I felt bad for missing last week, so I decided to make up for it by giving you TWO reviews today! Happy Birthday to you. I know you can hardly contain your excitement, but please do try.
As I'm sure most of you are aware at this point, in addition to book reviews I also write/enjoy poetry and comic books. Over the course of the last year or so, the Daily Genoshan has included a handful of poetic and comic reviews to satisfy this part of my brain. However, it hadn't until now occurred to me that, since this is an online book review, I should include online media in my realm of possibly reviewed items. From now on I'm going to make a conscious effort to include online books/comics whenever I come across anything that I think is worth mentioning. And it just so happens that I have something worth mentioning right now! Would you look at that, what're the odds?
First up, we've got Tom Siddell, a writer/artist from the UK, whose webcomic Gunnerkrigg Court, has been getting a ton of praise lately. YALSA (the Young Adult Library Services Association) just named it one of their 2010 Great Graphic Novels for Teens, and I was lucky enough to stumble upon the first hardcover volume recently, so I thought I'd take a look. Wow. I didn't realize it was a web comic until after I finished that first volume, but I was sooooooo pumped when I found out. I immediately went online to catch up with the series (Siddell posts new pages every Monday, Wednesday and Friday). I continue to be impressed.
Gunnerkrigg Court follows young Antimony Carver as she tries to cope with the death of her mother and disappearance of her father. She moves to a new school—but can you really call it a school? It's more like a massive scientific complex—and quickly becomes best friends with Kat, whose parents teach at the school... and used to know Antimony's mother and father! It kinda has this Harry Potter feel to it, but it's also got science and robots and isn't as plot-driven. What really makes Gunnerkrigg Court work, though, is that Siddell is incredibly patient, and doesn't show his hand early. Most of the issues revolve around Antimony going through her everyday life in this extraordinary place, only gradually learning more about its mysterious past. This allows him to be funny and down to earth while patiently releasing information on the larger story that's now beginning to show itself (the webcomic is on chapter 25 now, but readers can start from the first page by clicking here. It might have a stronger draw for younger audiences, but I'm in my twenties and I still check back every Monday, Wednesday, and Friday for new pages. It's a fantastic book.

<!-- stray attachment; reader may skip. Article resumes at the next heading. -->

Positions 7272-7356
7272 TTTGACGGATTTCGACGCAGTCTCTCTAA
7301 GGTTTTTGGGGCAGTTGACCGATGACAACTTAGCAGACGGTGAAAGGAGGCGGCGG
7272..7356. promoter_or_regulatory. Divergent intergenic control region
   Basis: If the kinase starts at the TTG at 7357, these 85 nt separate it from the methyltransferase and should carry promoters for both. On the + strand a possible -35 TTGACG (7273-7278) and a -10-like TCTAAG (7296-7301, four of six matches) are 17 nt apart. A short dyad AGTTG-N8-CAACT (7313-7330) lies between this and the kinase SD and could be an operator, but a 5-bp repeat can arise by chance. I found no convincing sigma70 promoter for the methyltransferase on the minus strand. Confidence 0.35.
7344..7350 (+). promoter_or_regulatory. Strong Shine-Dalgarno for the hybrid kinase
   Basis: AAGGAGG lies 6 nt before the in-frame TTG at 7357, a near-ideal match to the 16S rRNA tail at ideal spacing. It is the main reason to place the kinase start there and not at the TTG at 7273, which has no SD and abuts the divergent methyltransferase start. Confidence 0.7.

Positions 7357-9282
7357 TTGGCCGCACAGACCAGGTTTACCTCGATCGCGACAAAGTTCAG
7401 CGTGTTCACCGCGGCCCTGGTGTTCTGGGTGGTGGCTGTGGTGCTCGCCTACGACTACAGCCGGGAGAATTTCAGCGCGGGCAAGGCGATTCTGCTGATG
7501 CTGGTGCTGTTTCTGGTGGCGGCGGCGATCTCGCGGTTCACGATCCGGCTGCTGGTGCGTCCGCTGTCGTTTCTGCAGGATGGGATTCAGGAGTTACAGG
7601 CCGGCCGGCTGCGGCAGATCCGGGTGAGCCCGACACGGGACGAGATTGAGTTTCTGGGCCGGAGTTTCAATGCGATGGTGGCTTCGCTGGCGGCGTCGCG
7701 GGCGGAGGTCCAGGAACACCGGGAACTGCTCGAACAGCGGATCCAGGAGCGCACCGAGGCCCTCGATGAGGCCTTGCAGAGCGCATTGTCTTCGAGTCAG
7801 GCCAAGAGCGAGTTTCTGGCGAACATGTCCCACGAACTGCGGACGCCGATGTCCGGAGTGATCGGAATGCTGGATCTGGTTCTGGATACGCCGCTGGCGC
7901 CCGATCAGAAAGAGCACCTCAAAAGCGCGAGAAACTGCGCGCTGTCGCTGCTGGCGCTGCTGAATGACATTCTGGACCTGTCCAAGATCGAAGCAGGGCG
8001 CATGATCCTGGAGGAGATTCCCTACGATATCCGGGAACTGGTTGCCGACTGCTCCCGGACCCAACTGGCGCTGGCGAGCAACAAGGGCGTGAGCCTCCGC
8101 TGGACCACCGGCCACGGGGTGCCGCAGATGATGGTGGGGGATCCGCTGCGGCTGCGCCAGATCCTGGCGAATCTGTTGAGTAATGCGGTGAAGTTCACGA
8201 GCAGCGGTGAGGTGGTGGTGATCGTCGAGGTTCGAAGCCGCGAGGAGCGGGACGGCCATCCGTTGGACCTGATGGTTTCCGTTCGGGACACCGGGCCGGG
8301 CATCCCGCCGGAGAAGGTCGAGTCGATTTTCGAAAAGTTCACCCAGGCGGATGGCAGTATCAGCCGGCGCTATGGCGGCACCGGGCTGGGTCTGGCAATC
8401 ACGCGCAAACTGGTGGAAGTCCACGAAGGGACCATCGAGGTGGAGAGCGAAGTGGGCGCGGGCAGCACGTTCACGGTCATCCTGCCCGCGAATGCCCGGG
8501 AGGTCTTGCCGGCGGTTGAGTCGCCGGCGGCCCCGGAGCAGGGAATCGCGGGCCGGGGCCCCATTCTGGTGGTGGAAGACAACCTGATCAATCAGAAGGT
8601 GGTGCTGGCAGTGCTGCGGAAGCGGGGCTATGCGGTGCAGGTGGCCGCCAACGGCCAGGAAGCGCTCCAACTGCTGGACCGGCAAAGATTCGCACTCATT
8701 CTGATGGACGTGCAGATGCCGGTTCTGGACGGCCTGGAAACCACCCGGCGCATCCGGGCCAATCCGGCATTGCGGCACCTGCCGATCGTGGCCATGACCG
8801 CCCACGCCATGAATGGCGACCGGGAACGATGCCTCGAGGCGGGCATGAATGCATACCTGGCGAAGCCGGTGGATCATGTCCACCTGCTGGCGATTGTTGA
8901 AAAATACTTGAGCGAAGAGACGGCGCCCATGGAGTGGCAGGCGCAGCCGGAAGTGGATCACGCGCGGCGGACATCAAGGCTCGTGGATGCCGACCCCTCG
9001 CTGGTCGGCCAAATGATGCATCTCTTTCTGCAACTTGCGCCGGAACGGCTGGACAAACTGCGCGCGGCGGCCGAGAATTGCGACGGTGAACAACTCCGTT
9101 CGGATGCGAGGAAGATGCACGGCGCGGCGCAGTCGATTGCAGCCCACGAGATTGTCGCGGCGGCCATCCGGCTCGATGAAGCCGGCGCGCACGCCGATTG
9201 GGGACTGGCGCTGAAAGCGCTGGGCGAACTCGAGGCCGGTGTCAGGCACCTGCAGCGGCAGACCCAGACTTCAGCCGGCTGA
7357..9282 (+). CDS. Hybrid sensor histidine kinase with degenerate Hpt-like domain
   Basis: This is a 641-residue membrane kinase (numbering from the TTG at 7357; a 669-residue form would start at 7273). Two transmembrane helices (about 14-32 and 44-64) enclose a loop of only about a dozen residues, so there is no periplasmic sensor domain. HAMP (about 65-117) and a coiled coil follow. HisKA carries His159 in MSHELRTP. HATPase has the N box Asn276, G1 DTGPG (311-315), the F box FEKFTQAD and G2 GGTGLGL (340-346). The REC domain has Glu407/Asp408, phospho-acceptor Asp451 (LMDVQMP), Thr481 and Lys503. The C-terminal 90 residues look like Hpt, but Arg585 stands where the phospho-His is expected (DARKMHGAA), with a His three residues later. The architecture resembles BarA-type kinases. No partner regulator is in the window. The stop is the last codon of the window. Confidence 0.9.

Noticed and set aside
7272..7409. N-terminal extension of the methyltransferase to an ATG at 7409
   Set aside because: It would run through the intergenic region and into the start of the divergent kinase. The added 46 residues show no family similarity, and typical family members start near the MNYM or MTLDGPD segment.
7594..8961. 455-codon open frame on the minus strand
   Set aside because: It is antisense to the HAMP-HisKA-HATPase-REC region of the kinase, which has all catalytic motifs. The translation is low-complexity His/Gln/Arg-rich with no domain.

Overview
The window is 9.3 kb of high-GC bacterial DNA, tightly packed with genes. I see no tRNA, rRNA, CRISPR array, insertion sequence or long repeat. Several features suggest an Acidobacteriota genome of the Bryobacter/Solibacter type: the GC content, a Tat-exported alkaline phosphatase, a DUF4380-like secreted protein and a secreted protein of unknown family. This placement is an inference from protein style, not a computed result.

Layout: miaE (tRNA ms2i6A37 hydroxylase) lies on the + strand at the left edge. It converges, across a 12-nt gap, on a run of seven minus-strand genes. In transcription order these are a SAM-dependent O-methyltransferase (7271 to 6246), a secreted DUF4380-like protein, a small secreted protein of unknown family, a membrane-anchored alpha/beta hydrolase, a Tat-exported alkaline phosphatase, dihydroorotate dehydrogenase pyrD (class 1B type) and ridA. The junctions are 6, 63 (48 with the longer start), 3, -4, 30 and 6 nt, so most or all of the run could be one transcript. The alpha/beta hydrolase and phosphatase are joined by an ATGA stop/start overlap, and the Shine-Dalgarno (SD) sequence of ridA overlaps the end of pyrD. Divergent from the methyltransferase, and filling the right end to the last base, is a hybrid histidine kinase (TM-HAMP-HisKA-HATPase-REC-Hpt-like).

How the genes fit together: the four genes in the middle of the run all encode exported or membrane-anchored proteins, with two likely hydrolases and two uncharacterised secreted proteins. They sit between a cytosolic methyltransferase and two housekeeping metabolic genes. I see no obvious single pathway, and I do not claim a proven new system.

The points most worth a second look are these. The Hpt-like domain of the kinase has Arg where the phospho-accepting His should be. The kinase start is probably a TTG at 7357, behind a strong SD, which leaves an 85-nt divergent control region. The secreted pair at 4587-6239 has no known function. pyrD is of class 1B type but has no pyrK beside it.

I've only been reading Gunnerkrigg Court about a month or so, but this next webcomic I've been addicted to for over a year and a half now. I got hooked at San Diego Comic-Con 2008 when a friend of mine asked me to pick him up a t-shirt and a signed poster. Just like Siddell, every Monday, Wednesday, and Friday Christopher Hastings updates The Adventures of Dr. McNinja by posting a new page. Thank God, too, because at this point I don't know what I would do if he decided to stop. He's a hilarious writer, and the art has been getting continually better since the very first arc.
A little backstory: Dr. McNinja is a doctor, and a ninja; his receptionist is a gorilla named Judy; he has a twelve-year-old sidekick named Gordito (and Gordito has a bad ass mustache and rides a velociraptor, btw); sometimes the good doctor cures children afflicted with Paul Bunyan's disease, sometimes he chases King Radical on an evil unicorn posing as a motorcycle, and sometimes he punches Dracula in the face. EVERY PAGE IS EPIC! I really can't even tell you how great Dr. McNinja is, you kinda have to experience it for yourself. I know that's a cop out for someone who writes book reviews, but it's just too amazing for words. I'll work on inventing the words that can ably describe the incredibleness while you start reading.
by Tom Siddell
The Adventures of Dr. McNinja
by Christopher Hastings
No ratings. Both of these webcomics are ongoing, and while I assume they will continue their awesomeness into the far future, maybe they'll start sucking the day before I'm about to become unimaginably famous for writing such precisely correct numerical ratings with my reviews. Probably not, though. Just read and report back anyway. Keep reading, Genoshans!
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